Phthalates, which are commonly used in flexible plastics and consumer products, have been reported to be toxic to reproductive and developmental function in mammals. Past studies have focused on the toxic effects on male reproduction, with only a few studies conducted on the risks that cumulative exposure to phthalates have on the female reproductive system. We recruited 260 patients with recurrent pregnancy loss (RPL) of unknown etiology and 203 controls from the clinics of Obstetrics and Gynecology at a medical center in southern Taiwan from 2013 to 2020. The daily intake of phthalates was estimated from urine samples using the back-calculation method, after which the cumulative risk was determined using multiple hazard indices, including a dose-addition model, a receptor effect model, and a hazard index approach. The patients with RPL had a significantly higher cumulative exposure to phthalates (p < 0.05) than did the controls with a hazard index above one. After adjusted logistic regression analysis, we found that the risk of RPL was strongly related to the higher quartiles of DEHP, the DEHPTEQ for the antiandrogenic effect and adverse effects of the female reproductive system and the ERα binding effect (p < 0.05). Our work suggests that more attentions should be paid to the adverse effects induced by phthalates on female reproduction, especially the effects caused by the cumulative exposure to phthalates in women of reproductive age.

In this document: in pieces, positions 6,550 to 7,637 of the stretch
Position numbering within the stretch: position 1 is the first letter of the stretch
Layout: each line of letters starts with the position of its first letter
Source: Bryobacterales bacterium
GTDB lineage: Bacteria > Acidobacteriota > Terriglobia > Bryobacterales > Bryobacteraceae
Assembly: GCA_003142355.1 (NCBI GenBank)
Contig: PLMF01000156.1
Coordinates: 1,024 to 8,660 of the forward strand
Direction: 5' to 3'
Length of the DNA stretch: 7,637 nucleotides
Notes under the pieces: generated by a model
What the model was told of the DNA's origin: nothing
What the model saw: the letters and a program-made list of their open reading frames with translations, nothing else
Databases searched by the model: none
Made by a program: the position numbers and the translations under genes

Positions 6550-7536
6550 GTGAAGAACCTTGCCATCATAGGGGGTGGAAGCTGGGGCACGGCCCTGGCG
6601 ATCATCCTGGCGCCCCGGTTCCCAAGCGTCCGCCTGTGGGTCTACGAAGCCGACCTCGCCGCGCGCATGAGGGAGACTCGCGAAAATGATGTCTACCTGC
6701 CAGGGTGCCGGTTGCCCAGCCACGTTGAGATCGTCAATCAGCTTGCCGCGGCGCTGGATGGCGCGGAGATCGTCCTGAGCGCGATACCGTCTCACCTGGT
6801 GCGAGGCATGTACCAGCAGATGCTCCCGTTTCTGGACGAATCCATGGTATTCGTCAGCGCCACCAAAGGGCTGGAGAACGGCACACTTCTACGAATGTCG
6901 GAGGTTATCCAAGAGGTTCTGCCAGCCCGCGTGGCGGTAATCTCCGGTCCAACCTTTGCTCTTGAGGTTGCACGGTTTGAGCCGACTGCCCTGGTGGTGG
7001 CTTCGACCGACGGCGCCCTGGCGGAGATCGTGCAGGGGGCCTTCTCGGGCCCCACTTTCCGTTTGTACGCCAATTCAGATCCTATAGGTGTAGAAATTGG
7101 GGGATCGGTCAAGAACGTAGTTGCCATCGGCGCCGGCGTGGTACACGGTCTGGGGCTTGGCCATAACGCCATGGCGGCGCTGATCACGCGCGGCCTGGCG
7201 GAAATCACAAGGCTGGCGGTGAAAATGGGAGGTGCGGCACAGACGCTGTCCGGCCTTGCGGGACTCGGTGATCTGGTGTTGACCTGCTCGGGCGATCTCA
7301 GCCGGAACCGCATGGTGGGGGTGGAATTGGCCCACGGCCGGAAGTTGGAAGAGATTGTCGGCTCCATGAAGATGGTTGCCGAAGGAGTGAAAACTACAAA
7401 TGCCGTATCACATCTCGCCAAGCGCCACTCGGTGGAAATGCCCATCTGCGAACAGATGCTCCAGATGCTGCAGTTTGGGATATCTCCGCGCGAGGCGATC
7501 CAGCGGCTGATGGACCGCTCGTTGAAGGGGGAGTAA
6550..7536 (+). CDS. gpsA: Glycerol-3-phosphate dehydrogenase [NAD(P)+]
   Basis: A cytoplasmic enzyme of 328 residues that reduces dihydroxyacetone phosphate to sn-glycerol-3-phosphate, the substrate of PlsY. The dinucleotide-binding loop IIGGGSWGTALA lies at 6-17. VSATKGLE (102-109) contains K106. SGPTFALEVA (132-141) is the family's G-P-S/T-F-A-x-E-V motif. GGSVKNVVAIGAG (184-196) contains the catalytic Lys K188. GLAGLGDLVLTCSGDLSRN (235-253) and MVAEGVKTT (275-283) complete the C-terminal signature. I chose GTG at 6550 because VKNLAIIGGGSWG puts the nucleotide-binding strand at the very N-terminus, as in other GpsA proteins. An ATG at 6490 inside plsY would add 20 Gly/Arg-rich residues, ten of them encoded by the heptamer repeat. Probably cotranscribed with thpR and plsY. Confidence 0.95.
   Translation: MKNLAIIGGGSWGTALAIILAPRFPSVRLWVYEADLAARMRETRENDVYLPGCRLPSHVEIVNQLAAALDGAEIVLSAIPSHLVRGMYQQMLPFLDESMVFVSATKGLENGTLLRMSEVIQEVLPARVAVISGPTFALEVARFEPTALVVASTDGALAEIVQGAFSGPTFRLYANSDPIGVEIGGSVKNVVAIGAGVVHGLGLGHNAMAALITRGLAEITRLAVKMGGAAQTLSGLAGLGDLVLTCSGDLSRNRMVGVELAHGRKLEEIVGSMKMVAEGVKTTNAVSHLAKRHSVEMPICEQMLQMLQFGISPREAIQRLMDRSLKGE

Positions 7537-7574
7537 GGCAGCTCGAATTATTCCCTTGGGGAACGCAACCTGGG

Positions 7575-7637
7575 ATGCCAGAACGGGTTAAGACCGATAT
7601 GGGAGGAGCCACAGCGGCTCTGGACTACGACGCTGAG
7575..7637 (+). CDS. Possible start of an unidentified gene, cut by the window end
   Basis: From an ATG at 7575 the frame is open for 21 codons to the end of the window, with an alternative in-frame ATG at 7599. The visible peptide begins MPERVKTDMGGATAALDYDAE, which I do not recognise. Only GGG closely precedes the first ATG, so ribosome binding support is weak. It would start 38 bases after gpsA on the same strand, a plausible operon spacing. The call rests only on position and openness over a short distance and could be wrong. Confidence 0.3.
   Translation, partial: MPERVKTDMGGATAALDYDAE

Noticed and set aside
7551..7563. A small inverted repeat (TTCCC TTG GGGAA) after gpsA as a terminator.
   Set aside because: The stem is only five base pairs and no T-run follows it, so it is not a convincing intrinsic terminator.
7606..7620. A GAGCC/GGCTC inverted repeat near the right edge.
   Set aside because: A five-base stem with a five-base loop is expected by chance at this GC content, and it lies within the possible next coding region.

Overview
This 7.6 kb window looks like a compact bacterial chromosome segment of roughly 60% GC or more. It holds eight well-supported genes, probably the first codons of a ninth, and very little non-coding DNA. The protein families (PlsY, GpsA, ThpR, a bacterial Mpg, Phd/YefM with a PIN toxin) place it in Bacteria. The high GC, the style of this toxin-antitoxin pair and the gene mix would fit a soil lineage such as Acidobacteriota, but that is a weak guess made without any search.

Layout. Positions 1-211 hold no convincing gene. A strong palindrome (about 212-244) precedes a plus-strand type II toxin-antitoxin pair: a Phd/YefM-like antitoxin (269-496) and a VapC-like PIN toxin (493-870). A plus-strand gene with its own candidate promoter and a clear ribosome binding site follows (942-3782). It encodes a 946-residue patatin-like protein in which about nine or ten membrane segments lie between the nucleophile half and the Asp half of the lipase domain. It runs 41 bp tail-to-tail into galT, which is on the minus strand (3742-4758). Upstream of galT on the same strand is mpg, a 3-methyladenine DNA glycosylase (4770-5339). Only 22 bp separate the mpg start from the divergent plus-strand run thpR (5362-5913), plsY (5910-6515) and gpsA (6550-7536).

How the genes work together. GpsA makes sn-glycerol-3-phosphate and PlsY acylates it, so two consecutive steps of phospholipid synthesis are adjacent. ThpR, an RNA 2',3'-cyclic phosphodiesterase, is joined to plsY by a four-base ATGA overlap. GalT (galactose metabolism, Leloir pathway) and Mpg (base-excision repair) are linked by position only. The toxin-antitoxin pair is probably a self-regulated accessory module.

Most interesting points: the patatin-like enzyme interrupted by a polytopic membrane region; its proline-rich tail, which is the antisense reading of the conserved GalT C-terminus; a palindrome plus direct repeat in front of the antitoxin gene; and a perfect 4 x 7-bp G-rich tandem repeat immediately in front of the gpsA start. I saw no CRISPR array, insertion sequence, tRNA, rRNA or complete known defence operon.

All Science Journal Classification (ASJC) codes
- Environmental Science(all)